Interested patients can enroll on the project’s website: http://www.mbcproject.org. There is a 16- question survey about their cancer and treatment along with a consent form to allow researchers to obtain copies of their medical records. The consent also permits release of stored tumor tissue which undergo genomic analysis. Patients will also be asked to submit a saliva sample which can be accomplished by using at-home collection kit.
According to Dr. Wagle, the clinical data will be shared widely for other researcher to use. “It may not be my team that makes the next big discovery. We want other researchers to look at this, so that we can increase our chances of shared success,” said Wagle.
I wanted to write this blog and share with others since I belong to several breast cancer groups on social media. I hope this further propels this incredible study to reach those living with metastatic breast cancer who may not have known about it.
As I have spent the last few days doing a literature search and writing an abstract for the Society of Integrative Oncology Conference this Fall, it reaffirmed the enormity of life changes when one has been diagnosed with breast cancer. Of course, as a survivor, I know this full well, but when you put pen to paper it takes on even another dimension. I wrote about the many challenges of a breast cancer survivor: anxiety, fatigue, depression, cognitive impairment, nutrition, body image and sexual function issues and spiritual issues. These are common to many survivors of other types of cancer as well.
Fortunately, the American Cancer Society and American Society of Clinical Oncology established the Breast Cancer Survivorship Care Guidelines in 2015. This is a call to action that oncologists and/or primary care physicians should be addressing these issues in their patient follow up visits long into the years of survivorship.
A recent study shows that providing women with skills to manage stress early in their breast cancer treatment can improve their mood and quality of life many years later. Another study done by Harvard and Massachusetts General Hospital, along with the Benson-Henry Institute revealed that evoking the relaxation response helps alleviate stress and anxiety, reduces pain, boosts your immune system, while also affecting heart rate and blood pressure. Meditation can remove stress and replace it with a dose of inner peace.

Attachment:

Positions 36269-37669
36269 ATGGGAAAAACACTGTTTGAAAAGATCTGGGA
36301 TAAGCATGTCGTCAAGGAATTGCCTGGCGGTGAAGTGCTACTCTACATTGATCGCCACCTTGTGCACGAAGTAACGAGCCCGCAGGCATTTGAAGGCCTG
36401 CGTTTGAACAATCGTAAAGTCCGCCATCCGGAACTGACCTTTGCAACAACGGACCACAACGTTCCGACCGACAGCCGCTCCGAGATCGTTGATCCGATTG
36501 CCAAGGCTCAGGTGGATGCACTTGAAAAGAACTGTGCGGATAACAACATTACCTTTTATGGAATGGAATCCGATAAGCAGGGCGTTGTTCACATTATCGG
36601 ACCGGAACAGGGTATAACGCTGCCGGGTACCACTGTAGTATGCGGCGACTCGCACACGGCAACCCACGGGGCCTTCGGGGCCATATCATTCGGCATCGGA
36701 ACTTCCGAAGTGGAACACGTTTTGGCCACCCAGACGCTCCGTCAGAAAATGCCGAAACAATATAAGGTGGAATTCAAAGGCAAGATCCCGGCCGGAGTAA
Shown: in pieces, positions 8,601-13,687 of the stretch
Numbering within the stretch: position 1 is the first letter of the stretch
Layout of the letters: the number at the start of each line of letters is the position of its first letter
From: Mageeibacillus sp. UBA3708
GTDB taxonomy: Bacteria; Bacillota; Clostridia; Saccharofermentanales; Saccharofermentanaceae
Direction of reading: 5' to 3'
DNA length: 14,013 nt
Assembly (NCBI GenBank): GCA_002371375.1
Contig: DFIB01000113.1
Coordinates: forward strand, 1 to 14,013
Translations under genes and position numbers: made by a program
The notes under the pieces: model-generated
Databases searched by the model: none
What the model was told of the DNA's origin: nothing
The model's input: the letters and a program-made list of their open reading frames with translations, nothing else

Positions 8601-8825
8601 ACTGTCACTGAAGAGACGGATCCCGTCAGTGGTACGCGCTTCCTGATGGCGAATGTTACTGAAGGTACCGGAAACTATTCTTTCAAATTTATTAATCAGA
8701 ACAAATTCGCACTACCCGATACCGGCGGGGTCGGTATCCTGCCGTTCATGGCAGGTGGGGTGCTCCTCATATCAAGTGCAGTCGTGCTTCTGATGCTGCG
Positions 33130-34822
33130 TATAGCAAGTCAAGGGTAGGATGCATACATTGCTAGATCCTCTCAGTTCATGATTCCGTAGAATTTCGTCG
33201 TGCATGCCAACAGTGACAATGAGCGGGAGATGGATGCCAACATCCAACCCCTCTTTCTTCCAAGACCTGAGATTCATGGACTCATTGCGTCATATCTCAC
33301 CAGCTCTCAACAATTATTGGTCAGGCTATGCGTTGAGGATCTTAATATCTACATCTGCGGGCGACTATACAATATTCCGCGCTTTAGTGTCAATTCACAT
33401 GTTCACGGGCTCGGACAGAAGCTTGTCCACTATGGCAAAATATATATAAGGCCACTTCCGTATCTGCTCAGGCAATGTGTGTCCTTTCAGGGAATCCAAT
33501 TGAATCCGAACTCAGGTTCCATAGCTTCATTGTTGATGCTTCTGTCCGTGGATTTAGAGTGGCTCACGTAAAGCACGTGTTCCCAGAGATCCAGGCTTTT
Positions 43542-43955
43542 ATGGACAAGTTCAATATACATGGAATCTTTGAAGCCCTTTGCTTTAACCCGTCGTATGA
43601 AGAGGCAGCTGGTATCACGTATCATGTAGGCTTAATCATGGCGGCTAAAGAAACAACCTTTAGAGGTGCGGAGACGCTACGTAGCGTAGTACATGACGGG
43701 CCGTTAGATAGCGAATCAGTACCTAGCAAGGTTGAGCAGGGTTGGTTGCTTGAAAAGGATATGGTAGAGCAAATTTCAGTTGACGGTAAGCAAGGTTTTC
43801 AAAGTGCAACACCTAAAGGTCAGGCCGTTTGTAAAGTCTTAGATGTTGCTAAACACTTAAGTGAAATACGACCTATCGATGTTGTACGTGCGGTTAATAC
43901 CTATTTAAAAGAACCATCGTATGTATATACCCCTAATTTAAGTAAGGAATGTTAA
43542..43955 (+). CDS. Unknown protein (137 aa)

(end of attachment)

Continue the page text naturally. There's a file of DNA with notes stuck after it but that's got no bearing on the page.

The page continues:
Other integrative therapies useful in helping survivors are: yoga, massage, Qigong, acupuncture, creative arts therapy, music therapy, and nutritional counseling. Classes and workshops to learn these modalities are now easy to find, especially if one lives in or near a major city. With that said, it is not too difficult to find access to these integrative therapies even away from large metropolitan areas. If not possible, simply going for a walk and enjoying nature can bring a sense of calm and a feeling of peacefulness.
Who doesn’t remember the day they heard they have cancer? Whether it was yesterday, last week, last month, or years ago, the emotional upheaval is never forgotten. It is an event that changes your life forever. For many of us, like myself, we find we are more than the diagnosis of cancer and it is imperative to feel wholeness again. I was diagnosed more than 17 years ago, and as a Registered Nurse, I knew early on as a survivor, I wanted to someday use my nursing expertise and my cancer experience to guide and support the breast cancer survivors that follow.
If you have just begun your journey, the following points are helpful hints to consider:
First, and foremost, realize breast cancer is not a medical emergency. Yes, it is an emotional emergency and one just wants to get it “taken care of” and over with. Yet, there is time to make those very important decisions when you are going through such frightening uncharted waters.
Do your research. I say this for two reasons. First it is an avenue to feel you have some control in what is happening with you. Secondly, you want to make sure you are putting yourself in the hands of a very good breast surgeon and medical oncologist. There are many of those folks out there, and at the end of the day, you have to feel completely comfortable with the care you will receive. Many centers will have a multidisciplinary approach where you will meet with the surgeon, medical and radiation oncologist, nurse navigator and social worker all at one appointment. This team approach is to prevent any fragmented care and gives you the expert opinions of each of the professionals providing your care.
When it comes to your pathology report understand what it means and how your specific treatment is determined by the team. Not all breast cancer is the same – some are “good actors” and some are not. With the enormous amount of research in breast cancer, great strides have been made in the treatment protocols – understand yours as fully as you can.
Seek the support of others who have gone through this frightening experience before you. There are many organizations that offer tremendous support and resources for breast cancer survivors. I have some listed on my website http://www.janeedelman.com. Frankly, we are some of the luckiest survivors because as women, we are eager to be there to support one and other, without fear of talking and letting our raw emotions be known. As a Integrative Nurse Coach, I too am here to talk, guide and support. As a colleague of mine said, “A nurse coach is a light and compass in a dark world”.
If you are a survivor, or know someone who is and needs help through the process, contact us.